(This article was written for PIN:WHOLE,
an exhibition of contemporary pinhole photography,
University of Essex, 23 April–19 May 2001.)
© Jon Grepstad
Pinhole photography is lensless photography.
A pinhole camera is a light-tight box or container with a tiny hole at one end and film or photographic paper at the other. Through the hole, rays of reflected light thrown from the exterior world enter the box and form an image. As light travels in straight lines, the projected image appears upside-down inside the camera. Pinhole cameras are used for fun, for art, or for science.
Pinhole cameras are small or large, improvised or designed with great care. Cameras have been made of seashells, of salt shakers and watermelons. Many have been made of circular boxes, coke cans or cookie boxes; and at least one has been made of a discarded refrigerator. Cameras have been cast in plaster like a facemask, constructed from beautiful hardwoods, built of metal and fitted with bellows. Station wagons have been used as pinhole cameras, as have rooms in large buildings. Some photographers delight in making cameras out of surprising objects. But most pinholers start out with a simple cardboard box or a small circular metal or cardboard container. What counts in the final analysis are the images produced by the camera. Extraordinary images can be made with a very simple cardboard or can camera. Some images could not have been made with a lens.
The pinhole itself, the most important part of the camera, is basically a sophisticated lightleak. The hole is usually made with a needle in a thin piece of metal, e.g. heavy aluminium foil, brass shim or metal from the lid of small glass containers found in many shops (at least in Norway, where I live). The hole should be round and the edges thin and sharp. Place the piece of metal on some cardboard or wood, push the needle carefully through the thin sheet of metal, then sand the metal to remove burrs. If you use metal from a container lid, you should sand both sides of the metal before making the hole, in order to make the metal thinner.
Each camera has an ideal pinhole diameter, depending on its focal length, which is the distance between the hole and the film or photographic paper. A number of formulas have been produced to calculate this. Generally speaking, a smaller pinhole will give a sharper image than a larger one. If the pinhole gets too small, however, the image becomes less sharp because of the diffraction of light. Pinhole cameras may have one pinhole or several. A camera with multiple pinholes produces overlapping images. Some photographers experiment with a slit or a slightly blurred hole instead of the defined and circular pinhole.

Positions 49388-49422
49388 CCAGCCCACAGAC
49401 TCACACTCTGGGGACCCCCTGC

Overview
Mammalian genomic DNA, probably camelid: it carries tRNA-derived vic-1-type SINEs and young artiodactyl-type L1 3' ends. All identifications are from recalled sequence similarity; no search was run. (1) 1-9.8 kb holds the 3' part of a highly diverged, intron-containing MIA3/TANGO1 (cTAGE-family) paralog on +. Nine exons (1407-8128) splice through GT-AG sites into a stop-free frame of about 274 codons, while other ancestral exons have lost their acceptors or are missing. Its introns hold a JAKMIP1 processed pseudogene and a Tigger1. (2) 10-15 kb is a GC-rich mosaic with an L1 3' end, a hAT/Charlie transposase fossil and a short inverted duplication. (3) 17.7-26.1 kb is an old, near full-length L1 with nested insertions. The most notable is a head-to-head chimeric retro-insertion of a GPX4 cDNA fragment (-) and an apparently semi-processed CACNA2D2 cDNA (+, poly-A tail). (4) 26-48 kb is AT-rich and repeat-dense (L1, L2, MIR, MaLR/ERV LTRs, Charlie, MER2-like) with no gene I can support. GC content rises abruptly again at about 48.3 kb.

A pinhole camera may take film or photographic paper. In general pinhole negatives do not tolerate much enlargement. Best results are therefore usually achieved on medium format or large format film – 120 roll film or 5 x 4-inch sheet film. Film generally produces sharper images than paper, but photographic paper is also an excellent material for initial experimentation. If the film plane is flat, the image may be overexposed at the centre and underexposed at the corners. Many pinhole photographers exploit this as a particular aesthetic effect, with blurry edges. A curved plane, however, keeps the film roughly at the same distance from the pinhole, and the light is more evenly distributed.
Because the pinhole is small, very little light enters the box. Consequently, the exposure time, the period of which light is admitted through the hole, is long – often 100-400 times as long as with a normal camera under the same conditions. Exposures can range from half a second to several minutes, sometimes hours. The aperture or f-stop can be calculated by dividing the focal length by the pinhole diameter. Photographic paper has a far lower ISO rating than film (e.g. ISO 6) and requires longer exposures.
Pinhole photographs are softer and less sharp than pictures made with an ordinary camera. The pictures have infinite depth of field – everything is “in focus”. Objects that are 5 cm from the camera will be equally as sharp as objects several metres away. This cannot be achieved with an ordinary camera with a standard lens. With an extreme wide-angled pinhole camera, lines at the periphery of the pictures remain rectilinear – while with an ordinary camera with an extreme wide-angle lens, a flagpole or a tree far from the centre of the picture will be curved. In other words, some pictures made with a pinhole camera could not have been made with a lens.
A pinhole camera can be an excellent instrument for “subjective photography”. For “liberating our perception from automatism” and “making things strange” in order to help us see – if I may borrow a few concepts from Viktor Shklovsky and the Russian formalists in the early 20th century; concepts which are as important today as they were then.